My connections with Chile go back much longer than just my time here as Ambassador. For 7 years I have been involved with bilateral relations, including Chile Day in London to promote investment in both directions. It was originally through Chile Day that I met many of you, long before I came to this beautiful country, and you welcomed me in friendship.   Since then we have had many high level visits in both directions. Most recently, Sir Alan Duncan, Foreign Office Minister for the Americas, came to Chile for the inauguration of President Piñera. This was followed by Mark Menzies MP, the Prime Minister’s Trade Envoy, here for the second time in 6 months, to take forward wider discussions on business and economic issues and also to attend FIDAE, which included a large defence and security delegation.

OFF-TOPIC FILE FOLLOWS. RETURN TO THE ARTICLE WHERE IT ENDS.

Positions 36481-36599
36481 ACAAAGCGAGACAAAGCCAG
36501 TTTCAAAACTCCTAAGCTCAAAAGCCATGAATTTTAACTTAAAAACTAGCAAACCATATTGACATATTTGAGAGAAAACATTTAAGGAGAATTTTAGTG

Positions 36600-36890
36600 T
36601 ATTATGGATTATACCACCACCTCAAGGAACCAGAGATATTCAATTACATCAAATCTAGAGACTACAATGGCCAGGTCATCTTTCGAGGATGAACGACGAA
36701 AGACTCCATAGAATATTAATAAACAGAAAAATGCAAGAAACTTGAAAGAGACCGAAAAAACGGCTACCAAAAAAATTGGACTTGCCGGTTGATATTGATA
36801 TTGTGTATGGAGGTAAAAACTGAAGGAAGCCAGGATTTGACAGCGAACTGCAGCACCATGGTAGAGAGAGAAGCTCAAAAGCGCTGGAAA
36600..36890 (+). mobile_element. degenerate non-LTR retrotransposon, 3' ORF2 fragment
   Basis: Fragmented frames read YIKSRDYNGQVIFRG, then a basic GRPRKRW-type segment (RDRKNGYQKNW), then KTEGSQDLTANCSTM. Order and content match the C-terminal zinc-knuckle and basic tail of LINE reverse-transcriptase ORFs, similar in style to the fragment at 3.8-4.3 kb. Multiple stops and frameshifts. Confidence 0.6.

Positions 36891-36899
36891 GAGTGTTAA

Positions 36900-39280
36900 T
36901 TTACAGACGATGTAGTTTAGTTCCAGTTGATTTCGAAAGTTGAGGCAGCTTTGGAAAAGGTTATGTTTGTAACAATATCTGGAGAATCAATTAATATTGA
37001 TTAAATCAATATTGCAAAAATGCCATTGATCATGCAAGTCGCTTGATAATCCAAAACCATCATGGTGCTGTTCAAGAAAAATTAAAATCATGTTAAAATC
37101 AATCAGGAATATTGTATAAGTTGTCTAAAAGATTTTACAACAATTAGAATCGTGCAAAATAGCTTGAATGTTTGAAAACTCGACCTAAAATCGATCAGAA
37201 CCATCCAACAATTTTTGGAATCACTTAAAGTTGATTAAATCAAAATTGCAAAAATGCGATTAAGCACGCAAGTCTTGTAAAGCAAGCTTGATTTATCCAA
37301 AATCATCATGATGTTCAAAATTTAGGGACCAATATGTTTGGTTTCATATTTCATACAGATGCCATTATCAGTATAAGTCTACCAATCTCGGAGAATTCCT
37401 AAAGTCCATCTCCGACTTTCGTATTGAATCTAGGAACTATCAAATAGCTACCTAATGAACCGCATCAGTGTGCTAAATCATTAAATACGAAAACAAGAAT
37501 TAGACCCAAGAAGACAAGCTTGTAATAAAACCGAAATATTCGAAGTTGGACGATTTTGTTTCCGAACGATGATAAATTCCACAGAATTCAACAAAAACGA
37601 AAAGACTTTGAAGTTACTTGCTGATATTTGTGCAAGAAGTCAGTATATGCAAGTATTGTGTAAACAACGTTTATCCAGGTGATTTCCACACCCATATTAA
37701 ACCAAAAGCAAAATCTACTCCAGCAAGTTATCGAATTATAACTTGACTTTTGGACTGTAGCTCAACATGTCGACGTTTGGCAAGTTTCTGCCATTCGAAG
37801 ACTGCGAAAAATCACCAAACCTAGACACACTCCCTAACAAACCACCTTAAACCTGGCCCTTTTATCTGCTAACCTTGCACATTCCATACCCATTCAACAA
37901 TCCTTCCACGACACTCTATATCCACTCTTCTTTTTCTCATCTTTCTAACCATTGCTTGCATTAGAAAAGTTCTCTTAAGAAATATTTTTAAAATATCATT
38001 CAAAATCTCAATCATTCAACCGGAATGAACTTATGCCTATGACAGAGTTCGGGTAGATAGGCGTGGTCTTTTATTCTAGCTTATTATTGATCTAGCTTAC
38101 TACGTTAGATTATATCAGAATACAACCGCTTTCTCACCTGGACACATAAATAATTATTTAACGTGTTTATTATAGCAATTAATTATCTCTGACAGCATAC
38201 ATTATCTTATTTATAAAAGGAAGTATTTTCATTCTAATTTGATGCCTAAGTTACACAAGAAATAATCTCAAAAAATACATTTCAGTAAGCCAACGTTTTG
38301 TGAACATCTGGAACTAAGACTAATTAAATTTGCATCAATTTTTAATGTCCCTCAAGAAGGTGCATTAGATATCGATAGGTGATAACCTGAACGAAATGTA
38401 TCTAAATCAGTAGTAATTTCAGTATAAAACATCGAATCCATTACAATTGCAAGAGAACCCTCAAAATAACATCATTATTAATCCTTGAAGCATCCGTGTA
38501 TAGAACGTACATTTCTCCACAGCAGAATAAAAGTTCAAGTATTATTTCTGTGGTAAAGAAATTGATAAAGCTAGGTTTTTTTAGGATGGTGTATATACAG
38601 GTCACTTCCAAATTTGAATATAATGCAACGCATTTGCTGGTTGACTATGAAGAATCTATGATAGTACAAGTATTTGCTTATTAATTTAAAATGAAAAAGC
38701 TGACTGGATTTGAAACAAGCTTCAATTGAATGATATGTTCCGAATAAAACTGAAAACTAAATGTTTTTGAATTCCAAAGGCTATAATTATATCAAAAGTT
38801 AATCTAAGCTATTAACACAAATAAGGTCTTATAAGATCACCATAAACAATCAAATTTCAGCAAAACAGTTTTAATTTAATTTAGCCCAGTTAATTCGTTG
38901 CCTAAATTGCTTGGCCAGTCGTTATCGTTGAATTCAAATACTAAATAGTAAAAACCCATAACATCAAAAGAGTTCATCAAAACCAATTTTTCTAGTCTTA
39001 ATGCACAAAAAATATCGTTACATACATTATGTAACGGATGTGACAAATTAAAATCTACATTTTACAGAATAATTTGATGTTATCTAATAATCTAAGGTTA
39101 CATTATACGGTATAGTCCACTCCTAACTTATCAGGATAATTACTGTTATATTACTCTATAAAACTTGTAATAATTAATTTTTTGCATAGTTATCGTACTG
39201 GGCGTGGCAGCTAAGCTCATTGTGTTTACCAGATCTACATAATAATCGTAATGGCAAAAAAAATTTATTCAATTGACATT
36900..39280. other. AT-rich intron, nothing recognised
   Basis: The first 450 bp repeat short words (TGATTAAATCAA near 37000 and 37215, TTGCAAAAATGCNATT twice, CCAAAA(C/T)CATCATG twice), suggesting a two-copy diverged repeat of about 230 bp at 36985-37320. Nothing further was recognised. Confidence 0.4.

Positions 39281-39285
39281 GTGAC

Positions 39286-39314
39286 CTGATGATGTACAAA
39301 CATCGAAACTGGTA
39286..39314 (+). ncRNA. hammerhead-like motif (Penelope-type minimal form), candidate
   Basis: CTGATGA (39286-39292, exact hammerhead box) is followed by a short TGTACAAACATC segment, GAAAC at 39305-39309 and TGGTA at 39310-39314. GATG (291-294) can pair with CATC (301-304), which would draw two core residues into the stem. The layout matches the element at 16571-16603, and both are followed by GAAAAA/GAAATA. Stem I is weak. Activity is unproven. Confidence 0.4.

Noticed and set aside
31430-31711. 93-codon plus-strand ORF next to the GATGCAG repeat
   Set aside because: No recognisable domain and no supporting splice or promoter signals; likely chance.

The London Metals Exchange and many British companies were here two weeks ago for the World Copper Conference. Last week we had a visit by Liz Truss, Chief Secretary to the Treasury, including comparing approaches between UK and Chile on good economic governance, pensions, health care and entrepreneurship. With the Lord Mayor, we are planning the next Chile Day in London to further build financial links and open up new partnerships between our two countries.

Someone here said to me “Better to have friends than money.” Friendship is priceless – to be valued above all else. The friendship between UK and Chile is important and offers great promise and opportunity. But most of all I would like to say thank you to all of you here, who have helped me, guided me and supported me. And for your friendship.

Fiona Clouder Her Majesty’s Ambassador 24 April 2018

Published 30 April 2018